These High School Kids Are Helping Memorialize a Forgotten Lynching

“No one feared punishment, and no one was ever arrested.”

A crowd gathers at the lynching of Jesse Washington in Waco, Texas, in 1916.Library of Congress

Fight disinformation: Sign up for the free Mother Jones Daily newsletter and follow the news that matters.


On a Sunday afternoon in May, more than 100 people gathered on a grassy knoll sandwiched between a swamp and a construction company lot on the eastern outskirts of Memphis, Tennessee. Two high school juniors, Khamilla Johnson and Khari Bowman, stood before them and described how, exactly 99 years ago, a crowd at least 50 times as large had come to this very spot to watch the lynching of a black man named Ell Persons.

Persons, the teens recounted, had been arrested for the rape and murder of a white girl based on pseudoscientific evidence, such as a claim that his image was imprinted on her eyes. Before he could be tried, a white mob abducted him and brazenly announced the place of his torture and death. They chained him to a log, doused him in gasoline, and set him alight.

Library of Congress

Afterward, spectators took pieces of his charred corpse as souvenirs. A photo of his decapitated head was printed on postcards. Accounts of the day described a carnival-like scene: Parents brought their children, vendors sold snacks, and cars lined up for more than a mile. “No one feared punishment, and no one was ever arrested for the crime,” Bowman said.

The memorial event was the launch of a campaign to stamp Persons’ name in Memphis’ civic memory. It was also part of a nascent movement to rediscover and memorialize lynching sites across the South. The effort is led by Bryan Stevenson, the executive director of the Equal Justice Initiative, which has documented more than 4,000 lynchings of African Americans across 12 Southern states between 1877 and 1950. (The New Yorker profiled Stevenson in this week’s issue.) So far, the EJI has placed plaques at five sites. A plaque for Persons will be erected next spring. And in November 2017, EJI plans to open a museum and national lynching memorial in Montgomery, Alabama.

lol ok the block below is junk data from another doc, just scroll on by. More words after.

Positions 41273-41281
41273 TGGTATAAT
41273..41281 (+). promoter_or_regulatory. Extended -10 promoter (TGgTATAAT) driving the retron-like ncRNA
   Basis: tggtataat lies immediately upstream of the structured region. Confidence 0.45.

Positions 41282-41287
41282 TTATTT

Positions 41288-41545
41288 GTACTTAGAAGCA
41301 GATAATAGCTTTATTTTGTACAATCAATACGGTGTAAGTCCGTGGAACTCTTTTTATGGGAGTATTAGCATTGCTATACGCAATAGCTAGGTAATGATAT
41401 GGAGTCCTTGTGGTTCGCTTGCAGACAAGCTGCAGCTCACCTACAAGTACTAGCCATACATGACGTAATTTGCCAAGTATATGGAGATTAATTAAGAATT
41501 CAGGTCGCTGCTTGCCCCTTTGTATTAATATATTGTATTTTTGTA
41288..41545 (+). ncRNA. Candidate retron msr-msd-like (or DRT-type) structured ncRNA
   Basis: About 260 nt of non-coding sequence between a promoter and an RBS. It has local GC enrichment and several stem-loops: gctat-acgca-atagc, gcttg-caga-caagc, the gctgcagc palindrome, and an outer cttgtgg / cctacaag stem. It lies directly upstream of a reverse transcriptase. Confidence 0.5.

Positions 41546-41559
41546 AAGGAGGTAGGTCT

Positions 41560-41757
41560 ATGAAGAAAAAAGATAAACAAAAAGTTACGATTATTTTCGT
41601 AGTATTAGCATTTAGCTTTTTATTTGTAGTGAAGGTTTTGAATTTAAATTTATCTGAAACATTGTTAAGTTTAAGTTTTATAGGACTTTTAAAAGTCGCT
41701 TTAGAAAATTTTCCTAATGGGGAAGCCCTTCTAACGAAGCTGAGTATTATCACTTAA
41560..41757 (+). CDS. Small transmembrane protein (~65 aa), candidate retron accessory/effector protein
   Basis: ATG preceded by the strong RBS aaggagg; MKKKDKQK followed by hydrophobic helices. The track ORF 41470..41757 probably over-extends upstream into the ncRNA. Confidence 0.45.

After Johnson and Bowman learned about Persons during a history class project, they and their classmates rallied around Stevenson’s call to unearth past racial violence and recognize its modern echoes. “History repeats itself,” said Justyce Knowles, a classmate of Johnson and Bowman. “We were all so upset about Sandra Bland, about Trayvon Martin, about Tamir Rice. I feel like, let’s keep it trending. Let’s make it a hot topic.”

We've never been very good at being conservative.

And usually, that serves us well in doing the ambitious, hard-hitting journalism that you turn to Mother Jones for. But it also means we can't afford to come up short when it comes to scratching together the funds it takes to keep our team firing on all cylinders, and the truth is, we finished our budgeting cycle on June 30 about $100,000 short of our online goal.

This is no time to come up short. It's time to fight like hell, as our namesake would tell us to do, for a democracy where minority rule cannot impose an extreme agenda, where facts matter, and where accountability has a chance at the polls and in the press. If you value our reporting and you can right now, please help us dig out of the $100,000 hole we're starting our new budgeting cycle in with an always-needed and always-appreciated donation today.

payment methods

We've never been very good at being conservative.

And usually, that serves us well in doing the ambitious, hard-hitting journalism that you turn to Mother Jones for. But it also means we can't afford to come up short when it comes to scratching together the funds it takes to keep our team firing on all cylinders, and the truth is, we finished our budgeting cycle on June 30 about $100,000 short of our online goal.

This is no time to come up short. It's time to fight like hell, as our namesake would tell us to do, for a democracy where minority rule cannot impose an extreme agenda, where facts matter, and where accountability has a chance at the polls and in the press. If you value our reporting and you can right now, please help us dig out of the $100,000 hole we're starting our new budgeting cycle in with an always-needed and always-appreciated donation today.

payment methods

We Recommend

Latest

Sign up for our free newsletter

Subscribe to the Mother Jones Daily to have our top stories delivered directly to your inbox.

Get our award-winning magazine

Save big on a full year of investigations, ideas, and insights.

Subscribe

Support our journalism

Help Mother Jones' reporters dig deep with a tax-deductible donation.

Donate